Who doesn’t love the moon and its mystic lure? Although I based my series on a foundation of Christian faith, I added depth and richness by including stories and myths. Here’s how the moon came to play a vital role...
Ruby Moon: It all started with a real red moon, a bag of garbage, and a hot, sticky July night twenty years ago. I stayed up late reading one evening. Before I went to bed, I remembered the garbage I’d placed on the deck. (Out in the country, where we live, one does not leave garbage out; the local wildlife will have a hayday.)
After marking where I’d left off in my book, I swung the front door open, picked up the hefty bag of garbage, and tottered to the dumpster. The damp night air told of a coming storm. I looked up to check the sky and gasped at what I saw. The sight was so surreal; I dropped the bag of garbage with a splat and started, incredulously, at a full red moon, hanging over the top of the tree line to the west of our home. Prickles on my arms erupted, and I immediately wanted to write about that moment. And so I did...
After depositing the garbage, I ran back to the house, sat in my favorite chair, took up my pen and notebook, and began. I paired the moon sighting with a story of a young woman who accidentally kills someone she cares for. Ruby Moon and Jenay’s story also sprang from a true story of a friend who played a part in a real accidental death.
In the novel I play off the image of the moon through Jenay’s love of nature and the heritage she bears—Ojibwe. Her Ojibwe aunt, Maang-ikwe or Loon-woman, tells Jenay truth through tales, some of which include the moon. Most of my stories I tell through Maang-ikwe are pure fiction, but in truth many Native American cultures charted their lives by the cycles of the moon.
There is a moon in June/July called the Strawberry Moon, not only because the moon can appear red during these months, but also because the wild strawberries ripen then.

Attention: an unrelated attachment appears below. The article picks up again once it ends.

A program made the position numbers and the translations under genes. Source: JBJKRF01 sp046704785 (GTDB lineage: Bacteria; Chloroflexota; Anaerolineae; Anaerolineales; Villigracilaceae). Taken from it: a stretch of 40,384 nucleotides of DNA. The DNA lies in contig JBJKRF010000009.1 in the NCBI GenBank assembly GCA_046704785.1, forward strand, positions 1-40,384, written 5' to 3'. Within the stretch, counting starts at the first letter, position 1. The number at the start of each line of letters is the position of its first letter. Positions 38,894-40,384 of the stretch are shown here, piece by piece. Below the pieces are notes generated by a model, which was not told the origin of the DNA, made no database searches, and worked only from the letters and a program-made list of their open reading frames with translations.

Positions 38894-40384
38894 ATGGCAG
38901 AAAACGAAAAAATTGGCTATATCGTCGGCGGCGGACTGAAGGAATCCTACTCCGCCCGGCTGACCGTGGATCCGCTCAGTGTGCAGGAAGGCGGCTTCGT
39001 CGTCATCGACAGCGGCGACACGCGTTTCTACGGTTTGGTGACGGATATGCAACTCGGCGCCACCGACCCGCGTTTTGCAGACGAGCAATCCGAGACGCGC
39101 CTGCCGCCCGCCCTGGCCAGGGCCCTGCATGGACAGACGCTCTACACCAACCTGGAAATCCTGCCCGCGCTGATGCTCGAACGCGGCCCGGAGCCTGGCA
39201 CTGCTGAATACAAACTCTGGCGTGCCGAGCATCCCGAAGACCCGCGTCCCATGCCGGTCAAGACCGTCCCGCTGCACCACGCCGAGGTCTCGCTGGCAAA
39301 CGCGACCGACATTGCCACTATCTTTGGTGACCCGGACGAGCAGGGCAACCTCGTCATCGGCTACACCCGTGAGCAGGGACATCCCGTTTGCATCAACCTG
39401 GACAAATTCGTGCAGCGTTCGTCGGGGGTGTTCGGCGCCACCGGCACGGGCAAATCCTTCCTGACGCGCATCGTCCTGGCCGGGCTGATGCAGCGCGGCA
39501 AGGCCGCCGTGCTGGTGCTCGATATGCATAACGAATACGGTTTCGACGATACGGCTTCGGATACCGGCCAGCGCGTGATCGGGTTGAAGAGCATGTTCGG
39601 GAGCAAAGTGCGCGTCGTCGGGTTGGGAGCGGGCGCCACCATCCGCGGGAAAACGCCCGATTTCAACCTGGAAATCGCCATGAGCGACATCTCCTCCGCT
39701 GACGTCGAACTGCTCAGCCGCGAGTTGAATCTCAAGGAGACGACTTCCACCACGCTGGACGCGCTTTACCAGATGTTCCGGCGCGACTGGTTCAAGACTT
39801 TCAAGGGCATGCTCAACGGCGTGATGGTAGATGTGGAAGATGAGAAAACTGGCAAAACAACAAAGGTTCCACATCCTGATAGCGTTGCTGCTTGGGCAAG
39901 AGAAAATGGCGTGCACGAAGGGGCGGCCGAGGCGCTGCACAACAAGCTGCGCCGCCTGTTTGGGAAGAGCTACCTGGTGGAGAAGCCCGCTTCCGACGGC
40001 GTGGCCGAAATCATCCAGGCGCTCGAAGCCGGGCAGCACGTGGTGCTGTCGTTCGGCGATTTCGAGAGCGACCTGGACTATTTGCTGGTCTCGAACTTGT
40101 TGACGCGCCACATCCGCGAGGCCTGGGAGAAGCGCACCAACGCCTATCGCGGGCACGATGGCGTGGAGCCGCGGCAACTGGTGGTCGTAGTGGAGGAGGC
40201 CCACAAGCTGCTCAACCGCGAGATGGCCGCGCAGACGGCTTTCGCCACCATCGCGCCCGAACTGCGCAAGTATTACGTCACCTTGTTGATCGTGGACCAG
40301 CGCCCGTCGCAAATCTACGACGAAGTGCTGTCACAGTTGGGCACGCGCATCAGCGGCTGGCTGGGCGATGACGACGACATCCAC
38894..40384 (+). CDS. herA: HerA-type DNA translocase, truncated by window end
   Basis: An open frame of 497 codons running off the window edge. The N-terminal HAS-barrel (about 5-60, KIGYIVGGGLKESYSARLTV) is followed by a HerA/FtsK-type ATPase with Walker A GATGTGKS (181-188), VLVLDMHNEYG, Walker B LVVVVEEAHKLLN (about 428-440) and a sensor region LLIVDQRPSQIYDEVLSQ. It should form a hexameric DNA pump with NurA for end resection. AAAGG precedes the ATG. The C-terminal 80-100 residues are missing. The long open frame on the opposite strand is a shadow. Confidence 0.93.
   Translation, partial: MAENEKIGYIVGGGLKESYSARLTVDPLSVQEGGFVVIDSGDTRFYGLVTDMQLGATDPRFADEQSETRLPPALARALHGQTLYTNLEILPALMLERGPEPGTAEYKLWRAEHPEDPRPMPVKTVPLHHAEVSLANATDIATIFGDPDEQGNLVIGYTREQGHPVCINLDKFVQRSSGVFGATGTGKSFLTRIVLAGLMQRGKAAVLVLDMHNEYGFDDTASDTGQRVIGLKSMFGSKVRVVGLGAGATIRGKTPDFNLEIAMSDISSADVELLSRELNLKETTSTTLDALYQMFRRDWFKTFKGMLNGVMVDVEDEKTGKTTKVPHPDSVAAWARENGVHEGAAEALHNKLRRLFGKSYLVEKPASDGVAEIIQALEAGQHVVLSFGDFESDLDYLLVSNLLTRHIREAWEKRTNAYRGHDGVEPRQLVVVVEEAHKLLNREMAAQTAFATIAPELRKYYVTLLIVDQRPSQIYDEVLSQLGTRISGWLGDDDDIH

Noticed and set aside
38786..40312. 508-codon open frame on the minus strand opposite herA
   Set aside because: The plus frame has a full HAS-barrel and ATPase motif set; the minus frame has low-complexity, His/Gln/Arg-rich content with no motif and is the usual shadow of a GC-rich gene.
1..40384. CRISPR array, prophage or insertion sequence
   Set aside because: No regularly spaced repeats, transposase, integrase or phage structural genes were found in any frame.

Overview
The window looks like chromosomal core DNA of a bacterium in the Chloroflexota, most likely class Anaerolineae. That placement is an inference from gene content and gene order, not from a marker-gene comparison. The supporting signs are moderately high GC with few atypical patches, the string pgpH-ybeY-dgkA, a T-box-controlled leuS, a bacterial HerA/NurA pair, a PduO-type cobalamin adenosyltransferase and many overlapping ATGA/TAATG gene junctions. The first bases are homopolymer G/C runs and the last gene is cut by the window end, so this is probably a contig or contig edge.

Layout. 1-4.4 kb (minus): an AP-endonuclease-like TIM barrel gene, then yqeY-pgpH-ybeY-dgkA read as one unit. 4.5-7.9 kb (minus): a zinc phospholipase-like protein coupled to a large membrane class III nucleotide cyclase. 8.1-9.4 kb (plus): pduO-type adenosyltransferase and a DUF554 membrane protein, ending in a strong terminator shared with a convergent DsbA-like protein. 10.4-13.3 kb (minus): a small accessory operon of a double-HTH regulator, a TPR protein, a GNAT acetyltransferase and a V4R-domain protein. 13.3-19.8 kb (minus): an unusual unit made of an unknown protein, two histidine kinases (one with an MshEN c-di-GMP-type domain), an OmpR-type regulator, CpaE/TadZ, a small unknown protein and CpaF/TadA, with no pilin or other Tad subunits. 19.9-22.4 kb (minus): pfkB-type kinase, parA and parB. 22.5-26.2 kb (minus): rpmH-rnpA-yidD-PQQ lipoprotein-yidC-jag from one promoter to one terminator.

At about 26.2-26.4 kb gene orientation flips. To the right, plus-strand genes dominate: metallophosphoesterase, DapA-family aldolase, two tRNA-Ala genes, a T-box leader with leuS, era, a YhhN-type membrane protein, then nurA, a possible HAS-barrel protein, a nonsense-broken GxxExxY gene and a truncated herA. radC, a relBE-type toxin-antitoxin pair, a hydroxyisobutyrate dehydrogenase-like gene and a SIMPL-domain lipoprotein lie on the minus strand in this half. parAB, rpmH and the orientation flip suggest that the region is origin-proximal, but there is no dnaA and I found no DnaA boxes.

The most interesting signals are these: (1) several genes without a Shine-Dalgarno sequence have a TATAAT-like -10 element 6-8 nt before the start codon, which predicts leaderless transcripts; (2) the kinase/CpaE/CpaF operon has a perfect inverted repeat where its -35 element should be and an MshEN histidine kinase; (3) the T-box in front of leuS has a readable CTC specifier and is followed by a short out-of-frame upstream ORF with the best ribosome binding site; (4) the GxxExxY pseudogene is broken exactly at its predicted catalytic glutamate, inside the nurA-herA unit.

Blue Moon: the second book in my series came from the idea of something rare, like a blue moon. The saying goes, “Once in a Blue Moon”, which actually references a month that contains two full moons and is a rather rare occurrence.
I had wanted the title to be “Once in a Blue Moon”, originally, but being the second book, I figured I might confuse readers. So, I went with simply Blue Moon, representing something rare and true: friendship, love, and forgiveness.
A tale of sibling rifts, challenged friendships, and second chance loves formed on the page, and Vanessa and Valerie’s story came to life in Blue Moon.
Silver Moon: the third book in the series came to me on an autumn day, while I sat by my favorite fishing hole in a backwater slough of the Red Cedar River. Evening approached, and I watched my husband, backlit by the setting sun, casting his fishing line, hoping for a bite. I could just make out the faint, silver outline of the moon in the sky. As I lowered my gaze to the eddy of swirling water in front of me, where the current and the stagnant water of the slough met, I thought of what it would be like to be submerged in that chilly, temtuous liquid. Then the first scene of Silver Moon spilled out of my imagination. While leaf boats floated by and migrating geese honked overhead, I pecked out the words on my iPad, and Silver Moon was born.